The economic performance of a country is usually measured through changes in its gross domestic product (GDP), a measure of what the country produces. Bangladesh Bureau of Statistics (BBS) has just announced its preliminary national accounts estimates for FY 2017-18. The main purpose of such an early announcement is to provide information to the policymakers with respect to the budget and determination of fiscal policy. These preliminary results reported that the GDP would grow 7.65 per cent this financial year. [This estimate is in constant prices so the effect of rising prices is removed. Using current prices the economy grew at 13.3 per cent.] The implication is that the economy is growing strongly and now has grown at a rate above 7.0 per cent for three years.
One should note that the preparation of the accounts includes data available by March 2018, much of the first half of the financial year. In preparing the early estimate, BBS projects economic change over the course of the year’s second half. There is strong momentum in most of the sectors, so sharp changes in output growth are rare. In recent years, there has always been a lot of criticism of the national accounts and claims from many of Bangladesh’s leading economists who suggest the accounts are exaggerated and that economic growth has not gone above 7.0 per cent. These criticisms are discussed here.
COMPARISONS: One point often made is that the World Bank (WB) and Asian Development Bank (ADB) have made projections with lower growth rates. ADB and WB do not have all the data available to BBS; these forecast like all macro-economic forecasts are essentially projecting trends of past data with perhaps some attempts to take account of interrelationships. In the past three years, these forecasts have all been wrong. The trouble is that the only test of whether you are right is to compare with what BBS reports.
AGRICULTURE: We note that agriculture is only 14 per cent of GDP, so its performance has little impact on the overall growth rate of the economy. One criticism is that the agriculture sector grew at 3.0 per cent despite the problems with floods, storms and crop diseases. However, crop production grew at slightly less than 1.0 per cent; this is about the same as the previous two years. Paddy production will show zero increase for the year with a reasonable boro crop, responding to high rice prices. For crop production to grow at 1.0 per cent when paddy production does not increase, would require all other crops to grow at 2.5 per cent. With the diversification of crop production and past production, this is a reasonable figure. Agriculture grew largely from increase in fish and livestock productions.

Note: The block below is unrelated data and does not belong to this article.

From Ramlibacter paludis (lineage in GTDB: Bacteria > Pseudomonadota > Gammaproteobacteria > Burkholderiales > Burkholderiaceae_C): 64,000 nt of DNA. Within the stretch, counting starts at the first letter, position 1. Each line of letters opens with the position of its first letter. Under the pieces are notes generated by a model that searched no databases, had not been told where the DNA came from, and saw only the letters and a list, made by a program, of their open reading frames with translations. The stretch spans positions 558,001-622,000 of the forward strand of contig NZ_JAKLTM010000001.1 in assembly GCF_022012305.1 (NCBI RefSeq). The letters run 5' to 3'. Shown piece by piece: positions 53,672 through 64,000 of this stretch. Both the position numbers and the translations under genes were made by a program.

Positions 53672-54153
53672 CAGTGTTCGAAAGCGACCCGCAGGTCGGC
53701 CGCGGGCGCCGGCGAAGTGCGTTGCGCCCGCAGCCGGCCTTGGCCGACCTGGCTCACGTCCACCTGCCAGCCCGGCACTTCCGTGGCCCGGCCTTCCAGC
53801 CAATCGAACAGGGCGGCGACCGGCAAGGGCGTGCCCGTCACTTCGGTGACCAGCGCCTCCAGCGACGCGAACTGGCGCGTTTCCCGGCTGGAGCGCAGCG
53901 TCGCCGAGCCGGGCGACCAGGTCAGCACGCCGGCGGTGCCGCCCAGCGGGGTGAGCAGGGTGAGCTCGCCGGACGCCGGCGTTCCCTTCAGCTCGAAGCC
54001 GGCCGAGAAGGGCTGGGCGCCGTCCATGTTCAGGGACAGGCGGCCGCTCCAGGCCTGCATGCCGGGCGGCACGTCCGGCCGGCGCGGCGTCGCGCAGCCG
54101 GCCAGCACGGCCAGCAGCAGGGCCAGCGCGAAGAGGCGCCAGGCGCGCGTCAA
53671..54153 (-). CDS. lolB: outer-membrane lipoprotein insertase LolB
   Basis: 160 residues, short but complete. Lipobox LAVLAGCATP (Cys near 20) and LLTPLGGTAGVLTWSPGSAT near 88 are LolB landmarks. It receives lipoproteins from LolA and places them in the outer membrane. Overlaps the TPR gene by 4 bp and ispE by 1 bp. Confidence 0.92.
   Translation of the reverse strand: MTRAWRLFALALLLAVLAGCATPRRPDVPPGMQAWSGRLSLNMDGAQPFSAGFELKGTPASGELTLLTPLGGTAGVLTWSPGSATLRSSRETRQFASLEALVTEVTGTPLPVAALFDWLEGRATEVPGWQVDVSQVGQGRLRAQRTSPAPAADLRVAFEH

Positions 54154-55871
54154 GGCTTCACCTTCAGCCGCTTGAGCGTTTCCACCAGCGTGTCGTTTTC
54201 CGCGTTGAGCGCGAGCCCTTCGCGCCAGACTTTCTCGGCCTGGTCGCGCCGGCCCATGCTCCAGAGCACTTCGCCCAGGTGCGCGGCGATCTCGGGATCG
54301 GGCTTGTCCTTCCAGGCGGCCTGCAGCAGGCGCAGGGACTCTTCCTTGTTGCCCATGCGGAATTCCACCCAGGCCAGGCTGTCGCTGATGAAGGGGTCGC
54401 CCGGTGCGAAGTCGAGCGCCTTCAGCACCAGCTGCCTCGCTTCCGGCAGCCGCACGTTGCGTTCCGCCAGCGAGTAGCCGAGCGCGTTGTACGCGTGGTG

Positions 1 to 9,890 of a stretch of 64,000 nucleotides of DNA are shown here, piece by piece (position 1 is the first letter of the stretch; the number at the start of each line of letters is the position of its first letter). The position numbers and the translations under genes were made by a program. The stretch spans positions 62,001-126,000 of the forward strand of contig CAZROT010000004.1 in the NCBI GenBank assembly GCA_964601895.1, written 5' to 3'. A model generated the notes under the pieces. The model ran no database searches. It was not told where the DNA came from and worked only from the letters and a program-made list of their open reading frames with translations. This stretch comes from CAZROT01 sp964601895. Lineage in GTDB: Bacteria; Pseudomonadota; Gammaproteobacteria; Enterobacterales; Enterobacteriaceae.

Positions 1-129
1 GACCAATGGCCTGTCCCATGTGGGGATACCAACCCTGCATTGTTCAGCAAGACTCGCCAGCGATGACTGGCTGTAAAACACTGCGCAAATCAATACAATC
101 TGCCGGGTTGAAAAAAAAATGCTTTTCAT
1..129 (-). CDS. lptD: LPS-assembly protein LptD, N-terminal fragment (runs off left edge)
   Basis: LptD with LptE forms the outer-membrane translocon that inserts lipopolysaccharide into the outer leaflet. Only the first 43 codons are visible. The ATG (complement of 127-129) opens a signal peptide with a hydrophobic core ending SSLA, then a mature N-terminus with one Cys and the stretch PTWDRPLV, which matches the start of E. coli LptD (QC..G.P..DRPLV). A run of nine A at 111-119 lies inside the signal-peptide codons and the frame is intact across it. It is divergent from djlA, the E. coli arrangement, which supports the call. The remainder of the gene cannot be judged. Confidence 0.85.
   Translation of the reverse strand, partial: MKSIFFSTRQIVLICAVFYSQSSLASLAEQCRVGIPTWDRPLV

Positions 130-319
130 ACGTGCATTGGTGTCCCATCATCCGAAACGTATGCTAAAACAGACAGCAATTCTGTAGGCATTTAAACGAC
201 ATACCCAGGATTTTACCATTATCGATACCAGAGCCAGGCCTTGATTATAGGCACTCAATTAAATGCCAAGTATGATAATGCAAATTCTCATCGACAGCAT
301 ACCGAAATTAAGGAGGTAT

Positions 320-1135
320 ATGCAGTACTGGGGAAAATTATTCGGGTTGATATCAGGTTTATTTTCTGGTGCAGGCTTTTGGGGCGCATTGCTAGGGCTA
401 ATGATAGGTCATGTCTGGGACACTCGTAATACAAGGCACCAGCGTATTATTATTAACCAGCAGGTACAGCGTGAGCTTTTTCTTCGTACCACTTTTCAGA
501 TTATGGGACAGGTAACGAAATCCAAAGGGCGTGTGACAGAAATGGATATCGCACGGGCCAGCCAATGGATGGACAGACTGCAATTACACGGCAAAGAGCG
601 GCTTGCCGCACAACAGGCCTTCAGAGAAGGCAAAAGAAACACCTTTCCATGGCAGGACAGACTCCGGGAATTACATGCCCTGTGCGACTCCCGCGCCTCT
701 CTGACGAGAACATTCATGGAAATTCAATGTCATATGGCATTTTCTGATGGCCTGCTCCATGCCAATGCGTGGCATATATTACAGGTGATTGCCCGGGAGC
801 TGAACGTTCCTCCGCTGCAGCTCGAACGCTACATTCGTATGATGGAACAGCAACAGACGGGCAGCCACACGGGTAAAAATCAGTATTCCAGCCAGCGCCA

MANUFACTURING: The increase in manufacturing is the key to the question of the validity of growth rate. The manufacturing sector is estimated to increase by 13 per cent and this increased rate is doubted by many observers. The index of large and medium manufacturing has been growing at 11 per cent per annum over the past four years; output of large and medium industries for the first four months of the financial year increased more than 20 per cent over the previous year. The import of capital goods that are linked to 60 per cent of manufacturing have been increasing. Capital goods for manufacturing increased at about 19 per cent per annum from 2012-13 to 2015-16 while the year 2016-17 saw 24 per cent increase over the previous year. Thus there has been a strong growth of capital goods for manufacturing. Availability of electricity for the manufacturing sector has improved considerably over the past two years with special, highly reliable power lines to key industrial areas. These data support an increased growth rate over the past years.
An important criticism is the inconsistency between the growth of employment in manufacturing and the increase in output. A few points in this regard are: the garment sector is moving rapidly towards greater capital intensity and employment per garment is falling. The sector can increase production through overtime by at least 10 per cent without any increase in the number of workers and capital equipment. At the same time, the substantial investments taking place in the knitting industry is undergoing automation – thereby sharply reducing labour requirements. Textiles and pharmaceuticals are two sectors with substantial importance for manufacturing that are capital-intensive. The productivity increases in the garment sector are quite rapid. Finally, most of the manufacturing is produced by the large and medium-sized factories. These provide the formal jobs in manufacturing. This seems to cover less than 20 per cent of total employment in industry. Hence, changes in the total manufacturing labour force are not accurate measures of changes in output.